The incredible life of Nobel Prize winner Malala Yousafzai, who doesn't have a mobile phone or use Facebook

At age 20, Malala Yousafzai is one of the most accomplished and most celebrated people in the world.

Five years ago, she was shot by the Taliban in her native Pakistan for defying the ban against women going to school. Since then, she has won the Nobel Peace Prize, travelled all over the world, authored two books, and started studying at Oxford University.

Below, we rounded up some of the highlights of Yousafzai’s incredible life.

Malala Yousafzai is 20 years old. She is a Pakistani activist, an author, and the youngest recipient of the Nobel Peace Prize.

Photo by Arthur Edwards - WPA Pool/Getty Images

Source: The New York Times

Yousafzai began studying at Oxford University in October 2017. She will study philosophy, politics, and economics.

Yousafzai grew up in the Swat Valley in Northwest Pakistan. The Taliban took control of the area in 2007. She defied the ban preventing women from attending school: 'I just could not imagine a life limited to the four walls of my house and never be myself.'

Malala Yousafzai in her childhood home. Picture: Getty Images

Source: TODAY

In 2012, Malala was 14 when she was shot by a member of the Taliban. A bullet narrowly missed her brain.

Malala Yousafzai is taken to hospital after being shot in the head. Picture: Getty Images

Source: The New York Times

In 2013, Yousafzai and her father, Ziauddin, established the Malala Fund to give girls all over the world access to education.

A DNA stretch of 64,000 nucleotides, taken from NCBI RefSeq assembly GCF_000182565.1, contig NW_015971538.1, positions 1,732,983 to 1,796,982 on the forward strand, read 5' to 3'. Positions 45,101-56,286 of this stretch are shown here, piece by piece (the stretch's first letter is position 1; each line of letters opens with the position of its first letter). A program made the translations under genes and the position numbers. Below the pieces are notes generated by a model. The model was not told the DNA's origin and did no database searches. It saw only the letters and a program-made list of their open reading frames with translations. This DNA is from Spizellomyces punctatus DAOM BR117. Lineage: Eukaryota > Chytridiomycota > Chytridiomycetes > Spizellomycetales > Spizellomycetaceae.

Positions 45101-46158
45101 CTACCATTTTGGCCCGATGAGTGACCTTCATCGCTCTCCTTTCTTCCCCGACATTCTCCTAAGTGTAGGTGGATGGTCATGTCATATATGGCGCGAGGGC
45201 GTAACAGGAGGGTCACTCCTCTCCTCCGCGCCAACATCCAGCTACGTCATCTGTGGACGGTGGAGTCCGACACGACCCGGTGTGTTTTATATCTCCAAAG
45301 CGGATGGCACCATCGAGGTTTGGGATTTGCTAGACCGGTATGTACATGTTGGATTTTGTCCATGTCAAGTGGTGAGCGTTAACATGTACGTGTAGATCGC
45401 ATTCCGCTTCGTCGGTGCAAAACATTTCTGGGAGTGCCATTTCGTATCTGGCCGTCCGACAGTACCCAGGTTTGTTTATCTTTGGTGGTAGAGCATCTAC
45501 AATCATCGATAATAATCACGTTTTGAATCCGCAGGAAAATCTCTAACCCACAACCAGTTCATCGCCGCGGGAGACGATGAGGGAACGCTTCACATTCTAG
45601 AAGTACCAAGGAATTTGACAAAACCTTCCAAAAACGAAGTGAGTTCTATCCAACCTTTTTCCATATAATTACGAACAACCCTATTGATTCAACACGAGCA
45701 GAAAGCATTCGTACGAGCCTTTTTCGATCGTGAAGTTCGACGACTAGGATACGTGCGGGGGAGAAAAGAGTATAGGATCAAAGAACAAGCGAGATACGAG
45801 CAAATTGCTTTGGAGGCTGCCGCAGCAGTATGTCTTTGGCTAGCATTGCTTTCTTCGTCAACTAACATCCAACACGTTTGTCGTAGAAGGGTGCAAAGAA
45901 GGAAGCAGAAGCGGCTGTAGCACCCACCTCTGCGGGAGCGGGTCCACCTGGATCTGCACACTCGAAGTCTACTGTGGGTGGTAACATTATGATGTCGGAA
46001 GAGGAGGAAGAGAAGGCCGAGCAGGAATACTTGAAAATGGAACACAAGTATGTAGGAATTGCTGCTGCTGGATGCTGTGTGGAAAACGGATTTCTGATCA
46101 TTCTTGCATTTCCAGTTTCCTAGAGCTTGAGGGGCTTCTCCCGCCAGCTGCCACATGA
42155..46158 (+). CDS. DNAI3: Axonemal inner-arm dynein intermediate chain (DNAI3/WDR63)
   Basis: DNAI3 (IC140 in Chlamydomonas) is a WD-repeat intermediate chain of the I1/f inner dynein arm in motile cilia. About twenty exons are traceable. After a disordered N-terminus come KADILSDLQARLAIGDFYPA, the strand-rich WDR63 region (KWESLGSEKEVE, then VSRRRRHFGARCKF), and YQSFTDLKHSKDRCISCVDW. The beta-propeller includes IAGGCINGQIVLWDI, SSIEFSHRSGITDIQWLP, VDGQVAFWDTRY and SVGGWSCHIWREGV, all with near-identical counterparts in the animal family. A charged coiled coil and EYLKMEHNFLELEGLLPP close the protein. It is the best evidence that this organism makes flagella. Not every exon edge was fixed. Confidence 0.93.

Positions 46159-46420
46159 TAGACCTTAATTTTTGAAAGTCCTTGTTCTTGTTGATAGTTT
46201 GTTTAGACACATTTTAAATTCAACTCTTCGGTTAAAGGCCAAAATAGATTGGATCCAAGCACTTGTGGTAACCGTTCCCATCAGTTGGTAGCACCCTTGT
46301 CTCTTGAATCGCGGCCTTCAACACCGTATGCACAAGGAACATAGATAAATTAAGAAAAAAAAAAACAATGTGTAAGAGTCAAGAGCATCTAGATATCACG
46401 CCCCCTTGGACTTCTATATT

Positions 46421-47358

That same year, Yousafzai published a memoir titled 'I Am Malala,' co-written with Christina Lamb.


Source: The Washington Post

She appeared on The Daily Show and left Jon Stewart speechless when she explained what she would do should someone from the Taliban come after her again: 'I will tell him how important education is and that I even want education for your children as well. And I would tell him, 'That's what I want to tell you. Now do what you want.''

Yousafzai met with President Barack Obama and challenged him on the drone strikes in Pakistan: 'Innocent victims are killed in these acts, and they lead to resentment among the Pakistani people. If we refocus efforts on education it will make a big impact.'

In 2014, Yousafzai became the youngest recipient of the Nobel Peace Prize. She said the award was also 'for those frightened children who want peace. It is for those voiceless children who want change.'

As of 2014, Yousafzai didn't have a cell phone or use social media, so she could focus on her education. She does use Twitter, though. Recently, she crowdsourced tips on packing for college.

Richard Stonehouse/Getty Images

Source: Business Insider, The New York Times, Twitter

Yousafzai recently published a children's book titled 'Malala's Magic Pencil.' 'The magic is in their voice, in their words, in their writings,' she said of the kids who read her book. 'They should dream beyond limits and believe that there is magic in them.'

In April, Yousafzai went on a 'Girl Power Trip' to meet with women around the world and was designated a UN Messenger of Peace. After winning the award, Yousafzai told the audience that the most difficult period of her life was between 2007 and 2009 in the Swat valley: 'We were at a point of making a decision about whether to speak out or remain silent. And I realised that if you remain silent, you are still going to be terrorised. So speaking out, you can help people.'

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